Intraarterial chemotherapy for retinoblastoma in low and lower-middle-income countries – Can we break the barriers? : Indian Journal of Ophthalmology

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Intraarterial chemotherapy for retinoblastoma in low and lower-middle-income countries – Can we break the barriers?

Honavar, Santosh G

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Indian Journal of Ophthalmology 71(2):p 325-326, February 2023. | DOI: 10.4103/IJO.IJO_227_23
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“The chance for a cure, the chance to live, should not be an accident of geography.”- HRH Princess Dina Mired

Retinoblastoma is more common in low and lower-middle-income countries (LLMC) and manifests at a relatively more advanced stage with suboptimal outcome.[1,2] The introduction of intravenous chemotherapy (IVC) three decades ago heralded a paradigm change in the management of retinoblastoma.[3] The simple and cost-effective IVC protocol using commonly available drugs could be easily adapted by LLMC. This, coupled with the emergence of ocular oncology as a potent subspecialty with rapid percolation of higher training standards, well-trained ophthalmic onco-pathologists, and supportive pediatric oncologists in LLMC, with access to focal therapy, brachytherapy, and safe enucleation, and understanding of the indications and significance of adjuvant therapy resulted in life, eye, and vision salvage comparable to the developed world.[3]

This temporary state of bliss was busted by intraarterial chemotherapy (IAC), a technically demanding and relatively expensive form of treatment.[4] Primary treatment with one-to-three drug super-selective ophthalmic artery IAC has currently emerged as the standard of care for advanced unilateral retinoblastoma.[4] Acceptable expanded indications for IAC include bilateral retinoblastoma and secondary IAC in refractory or recurrent tumors following IVC.[4] There is general agreement that IAC shortens the treatment time, provides better outcomes in group D and E retinoblastoma [Fig. 1] and has a beneficial role as salvage therapy.[4] IAC has lower systemic morbidity, thus minimizing the need for hematological support while the child is under active management for retinoblastoma and improving the overall quality of life.[4] This issue of the Indian Journal of Ophthalmology carries an article that shows the effectiveness of three-drug secondary IAC in salvaging about 50% of eyes.[5]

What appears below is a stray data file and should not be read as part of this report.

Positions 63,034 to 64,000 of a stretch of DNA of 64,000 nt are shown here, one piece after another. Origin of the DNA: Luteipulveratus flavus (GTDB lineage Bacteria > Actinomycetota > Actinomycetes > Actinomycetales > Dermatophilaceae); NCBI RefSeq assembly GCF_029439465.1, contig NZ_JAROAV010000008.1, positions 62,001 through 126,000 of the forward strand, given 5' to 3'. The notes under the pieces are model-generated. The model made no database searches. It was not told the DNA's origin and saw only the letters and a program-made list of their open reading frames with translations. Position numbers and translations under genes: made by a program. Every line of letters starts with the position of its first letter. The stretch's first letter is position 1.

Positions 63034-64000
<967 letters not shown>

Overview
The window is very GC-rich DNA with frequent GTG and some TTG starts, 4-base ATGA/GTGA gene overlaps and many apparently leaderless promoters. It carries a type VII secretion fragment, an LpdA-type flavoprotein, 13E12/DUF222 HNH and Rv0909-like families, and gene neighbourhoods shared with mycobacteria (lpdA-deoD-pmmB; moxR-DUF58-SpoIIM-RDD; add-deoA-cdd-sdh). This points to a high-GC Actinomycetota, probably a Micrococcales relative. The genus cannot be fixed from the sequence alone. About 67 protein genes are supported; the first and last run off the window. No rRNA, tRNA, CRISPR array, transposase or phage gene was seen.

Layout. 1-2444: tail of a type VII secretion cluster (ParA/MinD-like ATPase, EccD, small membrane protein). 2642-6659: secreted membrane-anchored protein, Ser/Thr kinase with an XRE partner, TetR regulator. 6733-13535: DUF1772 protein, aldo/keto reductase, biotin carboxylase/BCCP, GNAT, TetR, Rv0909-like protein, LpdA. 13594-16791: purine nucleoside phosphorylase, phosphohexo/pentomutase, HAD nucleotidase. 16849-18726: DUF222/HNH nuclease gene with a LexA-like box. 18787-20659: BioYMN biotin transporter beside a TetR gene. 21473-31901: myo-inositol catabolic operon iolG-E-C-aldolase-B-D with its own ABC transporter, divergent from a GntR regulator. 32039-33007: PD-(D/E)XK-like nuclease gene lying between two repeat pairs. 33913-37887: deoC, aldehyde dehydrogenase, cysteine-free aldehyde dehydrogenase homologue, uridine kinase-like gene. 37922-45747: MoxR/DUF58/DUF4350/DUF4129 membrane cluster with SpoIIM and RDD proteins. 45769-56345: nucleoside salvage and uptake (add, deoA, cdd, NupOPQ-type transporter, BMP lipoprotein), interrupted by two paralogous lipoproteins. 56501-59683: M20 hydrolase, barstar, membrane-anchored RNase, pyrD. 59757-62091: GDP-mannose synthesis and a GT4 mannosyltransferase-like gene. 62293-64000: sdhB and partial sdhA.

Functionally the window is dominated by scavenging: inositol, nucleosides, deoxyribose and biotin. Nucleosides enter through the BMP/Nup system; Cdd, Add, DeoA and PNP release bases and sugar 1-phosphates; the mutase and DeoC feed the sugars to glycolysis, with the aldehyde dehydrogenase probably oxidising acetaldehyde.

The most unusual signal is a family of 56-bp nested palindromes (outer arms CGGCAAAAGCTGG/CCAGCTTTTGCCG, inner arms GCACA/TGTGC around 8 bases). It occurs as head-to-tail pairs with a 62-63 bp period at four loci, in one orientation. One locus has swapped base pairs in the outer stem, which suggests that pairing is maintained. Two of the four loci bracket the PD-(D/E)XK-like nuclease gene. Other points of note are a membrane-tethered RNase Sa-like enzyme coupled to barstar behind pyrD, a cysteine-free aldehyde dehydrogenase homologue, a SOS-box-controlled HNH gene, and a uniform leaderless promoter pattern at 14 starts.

Figure 1:
Fundus image of a 2-year-5-month-old child with group D retinoblastoma at presentation (a) and the outcome with complete regression following 3 cycles of primary super-selective ophthalmic artery intraarterial chemotherapy with a combination of topotecan, carboplatin, and melphalan

Poor accessibility and affordability build barriers and breed inequity

About 90% of children with cancer live in LLMC.[6,7] Childhood cancer is the fifth leading cause of death amongst 5 to 14-year-olds in India.[6,8] India has a meager allocation of 1.3% of the gross domestic product on public health care.[6] Private health services are expensive and childhood cancer is managed mostly in advanced tertiary settings in major cities. All these barriers cumulatively result in about 70% of the population being denied of timely access and optimal management.[6,9]

The cost of care can be direct (actual cost of delivering the intervention) and indirect (lost wages to the caregivers and other potential opportunity costs). The direct cost of care for retinoblastoma depends on several factors – the cost of drugs, procedures, professional fees, and hospitalization. The cost of care is borne by the family, employer, insurer, government, a combination of the above or may be supported by the charity. The impact of the direct cost of care on the families depends on prevailing healthcare policies, insurance coverage, admissibility of socialized medicine, etc., For most families in the LLMC, the cost of care can be daunting enough to push them into a situation of financial toxicity and distress.

The cost of care for retinoblastoma varies widely across the world and in each country, there is variation across points of service delivery. For example, the cost of enucleation in India ranges from INR 10000 to 50000 (USD 120-600), IVC from INR 5000 to 20000 (USD 60-240), and IAC from INR 80000 to 150000 (USD 1000 – 2000). A study from China reported that the average direct cost for retinoblastoma treatment was USD 9422 ± 3709 per patient during the first year.[10] Of this amount, chemotherapy-related expenses were USD 2991 ± 3083, transportation and accommodation cost USD 2560 ± 1348), general anesthesia accounted for USD 1081 ± 2,711 and enucleation was USD 900 ± 1015.[10] The cost for IAC and chemotherapy drugs was USD 1224 ± 754 and USD 517 ± 134 respectively.[10] In the United States, the cost of care is significantly higher – about USD 10000 for examination under anesthesia, USD 10000 for focal laser, USD 17000 per session of IVC, USD 40000 for each IAC, and USD 48000 for enucleation.[11] The per-session cost of IAC is higher than IVC across the world, but the disparity is very large in India.